Friday, July 17, 2009

News That Matters - July 17, 2009 - Things To Do Edition

News That Matters
Brought to you (Almost Daily) by PlanPutnam.Org

Celebrating Nine Years of PlanPutnam

Good Friday Morning,

Sarah Palin. Michael Jackson. Iraq. Iran. North Korea. And that's the news. (It sounds like a Billy Joel song.)

The Tilly Foster contract is back in the news again with a report that the lessee has been keeping some of his animals on Bondi's farm upstate. What that has to do with anything is beyond me but the Journal News must have had a slow news day.

Website Watch
Raw Insolation Data
Have you ever wanted to figure out just how much solar power you can generate at your home? Point your browser here to find out. You enter your address and then check the box for Raw Insolation Data (the measurement of the sun's ability to churn out electrons) and the computer does the rest. If you're interested in a particular popular brand of solar panel you can enter that as well and find out just how many you'll need to take your house off the grid.

One & Other
Those silly Brits and their conceptual art! For 100 days artist Anthony Gormley is using the fourth plinth (a plinth is the base upon which a statue will be erected) in Trafalgar Square as the site for a 24 hour a day conceptual art exhibit. Each hour a different person will ascend the plinth and do what they will during a live webcast. So far I've seen a lady read Doctor Seuss books through a megaphone, a guy worked on a Rubik's Cube, this morning there's a guy riding an exercise bike. Since this is a full time endeavour and the cameras roll non-stop, you never know what you'll run into and it's worth the click to see what's new. The event will continue until October 14th so there's plenty of time to catch the action.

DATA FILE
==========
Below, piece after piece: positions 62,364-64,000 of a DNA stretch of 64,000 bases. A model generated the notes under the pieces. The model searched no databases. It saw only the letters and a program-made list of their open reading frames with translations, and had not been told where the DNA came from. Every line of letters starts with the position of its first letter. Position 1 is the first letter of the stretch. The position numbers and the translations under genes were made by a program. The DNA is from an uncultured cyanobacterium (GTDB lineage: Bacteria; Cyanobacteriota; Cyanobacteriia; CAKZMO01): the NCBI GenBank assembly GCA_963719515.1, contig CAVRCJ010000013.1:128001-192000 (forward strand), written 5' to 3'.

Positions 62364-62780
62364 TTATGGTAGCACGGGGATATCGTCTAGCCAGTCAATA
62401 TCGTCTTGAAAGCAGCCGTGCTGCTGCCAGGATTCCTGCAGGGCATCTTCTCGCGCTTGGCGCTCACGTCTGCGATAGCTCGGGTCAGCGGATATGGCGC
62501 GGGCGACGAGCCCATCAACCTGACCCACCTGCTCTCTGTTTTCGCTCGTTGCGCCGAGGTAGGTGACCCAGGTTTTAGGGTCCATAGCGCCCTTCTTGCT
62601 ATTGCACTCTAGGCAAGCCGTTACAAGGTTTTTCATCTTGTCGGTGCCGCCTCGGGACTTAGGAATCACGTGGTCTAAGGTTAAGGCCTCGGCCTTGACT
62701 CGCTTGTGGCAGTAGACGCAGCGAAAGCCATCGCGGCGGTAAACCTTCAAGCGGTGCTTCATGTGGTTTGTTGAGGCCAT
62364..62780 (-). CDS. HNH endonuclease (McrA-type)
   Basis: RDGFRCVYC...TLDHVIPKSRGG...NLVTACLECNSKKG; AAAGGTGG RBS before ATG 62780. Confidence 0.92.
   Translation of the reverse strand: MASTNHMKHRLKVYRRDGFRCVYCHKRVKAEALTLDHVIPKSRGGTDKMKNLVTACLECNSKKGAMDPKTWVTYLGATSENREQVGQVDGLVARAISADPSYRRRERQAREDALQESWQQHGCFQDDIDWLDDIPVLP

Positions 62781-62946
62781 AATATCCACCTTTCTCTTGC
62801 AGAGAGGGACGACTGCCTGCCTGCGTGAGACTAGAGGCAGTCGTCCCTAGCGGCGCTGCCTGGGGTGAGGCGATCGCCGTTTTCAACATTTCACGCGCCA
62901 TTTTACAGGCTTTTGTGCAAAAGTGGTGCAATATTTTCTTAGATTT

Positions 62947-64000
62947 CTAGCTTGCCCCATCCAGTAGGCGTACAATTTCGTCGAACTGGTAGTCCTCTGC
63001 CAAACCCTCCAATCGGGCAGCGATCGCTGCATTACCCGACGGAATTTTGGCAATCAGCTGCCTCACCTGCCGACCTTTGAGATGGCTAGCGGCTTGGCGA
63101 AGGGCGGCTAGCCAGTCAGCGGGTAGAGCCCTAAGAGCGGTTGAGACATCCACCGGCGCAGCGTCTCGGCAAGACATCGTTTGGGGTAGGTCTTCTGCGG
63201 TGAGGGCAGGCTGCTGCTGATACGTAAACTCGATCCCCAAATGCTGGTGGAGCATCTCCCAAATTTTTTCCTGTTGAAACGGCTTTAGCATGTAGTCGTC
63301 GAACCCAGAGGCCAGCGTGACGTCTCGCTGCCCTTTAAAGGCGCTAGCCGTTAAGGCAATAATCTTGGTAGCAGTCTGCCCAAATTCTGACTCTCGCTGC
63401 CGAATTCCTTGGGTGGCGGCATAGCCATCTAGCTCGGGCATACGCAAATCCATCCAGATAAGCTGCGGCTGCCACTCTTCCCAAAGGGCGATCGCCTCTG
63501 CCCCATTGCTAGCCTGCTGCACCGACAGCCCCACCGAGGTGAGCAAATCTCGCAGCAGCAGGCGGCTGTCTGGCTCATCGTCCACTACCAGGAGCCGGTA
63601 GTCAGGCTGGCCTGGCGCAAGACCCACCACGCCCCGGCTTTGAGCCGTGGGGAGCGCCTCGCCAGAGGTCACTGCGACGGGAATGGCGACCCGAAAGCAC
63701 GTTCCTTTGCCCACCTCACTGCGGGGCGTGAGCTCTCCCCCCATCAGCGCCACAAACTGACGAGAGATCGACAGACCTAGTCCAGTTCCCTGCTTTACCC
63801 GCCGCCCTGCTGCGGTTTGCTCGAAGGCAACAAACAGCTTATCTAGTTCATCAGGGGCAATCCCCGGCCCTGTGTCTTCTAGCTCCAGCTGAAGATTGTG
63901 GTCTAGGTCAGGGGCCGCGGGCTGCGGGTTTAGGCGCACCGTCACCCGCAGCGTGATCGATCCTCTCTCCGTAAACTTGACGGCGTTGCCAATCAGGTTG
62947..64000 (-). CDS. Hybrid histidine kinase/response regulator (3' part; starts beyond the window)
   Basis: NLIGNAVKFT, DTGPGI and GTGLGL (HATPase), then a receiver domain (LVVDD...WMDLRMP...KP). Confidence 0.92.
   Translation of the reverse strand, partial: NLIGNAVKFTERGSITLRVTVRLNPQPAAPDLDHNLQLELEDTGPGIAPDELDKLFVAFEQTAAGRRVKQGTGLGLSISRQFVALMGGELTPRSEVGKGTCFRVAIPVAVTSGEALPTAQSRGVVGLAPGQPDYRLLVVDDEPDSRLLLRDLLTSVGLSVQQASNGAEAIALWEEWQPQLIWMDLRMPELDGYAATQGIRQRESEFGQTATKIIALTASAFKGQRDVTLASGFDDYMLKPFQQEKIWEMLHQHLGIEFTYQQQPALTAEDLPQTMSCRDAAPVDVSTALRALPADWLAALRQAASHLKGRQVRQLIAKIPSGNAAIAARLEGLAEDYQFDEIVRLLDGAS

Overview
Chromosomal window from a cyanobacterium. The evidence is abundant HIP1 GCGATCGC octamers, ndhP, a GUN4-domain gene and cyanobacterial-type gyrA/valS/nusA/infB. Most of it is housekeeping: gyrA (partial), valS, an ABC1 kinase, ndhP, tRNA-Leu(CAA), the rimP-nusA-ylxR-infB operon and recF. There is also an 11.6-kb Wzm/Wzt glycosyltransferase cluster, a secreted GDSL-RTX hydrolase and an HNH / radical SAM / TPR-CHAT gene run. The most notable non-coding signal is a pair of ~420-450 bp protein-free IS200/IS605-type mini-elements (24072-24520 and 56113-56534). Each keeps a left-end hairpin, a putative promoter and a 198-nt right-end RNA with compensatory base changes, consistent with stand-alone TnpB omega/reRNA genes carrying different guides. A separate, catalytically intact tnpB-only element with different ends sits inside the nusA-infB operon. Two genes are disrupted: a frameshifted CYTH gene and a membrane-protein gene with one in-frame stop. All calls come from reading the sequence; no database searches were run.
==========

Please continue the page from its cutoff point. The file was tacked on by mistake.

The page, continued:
Congressmen John Hall and Maurice Hinchey blocked a Bush administration plan to privatize some 500 jobs at West Point. While Republicans are generally all over privatization it amounts to nothing more than a transfer of tax dollars from you to some private company and rarely saves money or provides better service. Think Blackwater, the mercenary army we once hired that cost us billions and billions to do what the army should have been doing. In the current case, the Pentagon was engaged in union busting. Kudos to Hall and Hinchey.


Local Bands Rock Concert

6-10 p.m. Lake Carmel Cultural Center, Route 52 just south of the Route 311 Causeway. Alex Church, Dylan Rossi, Producers. Scheduled Bands:  

History Repeats
To Know Avail
Collision of Colour
The Farewell Season
My Mind is a Symphony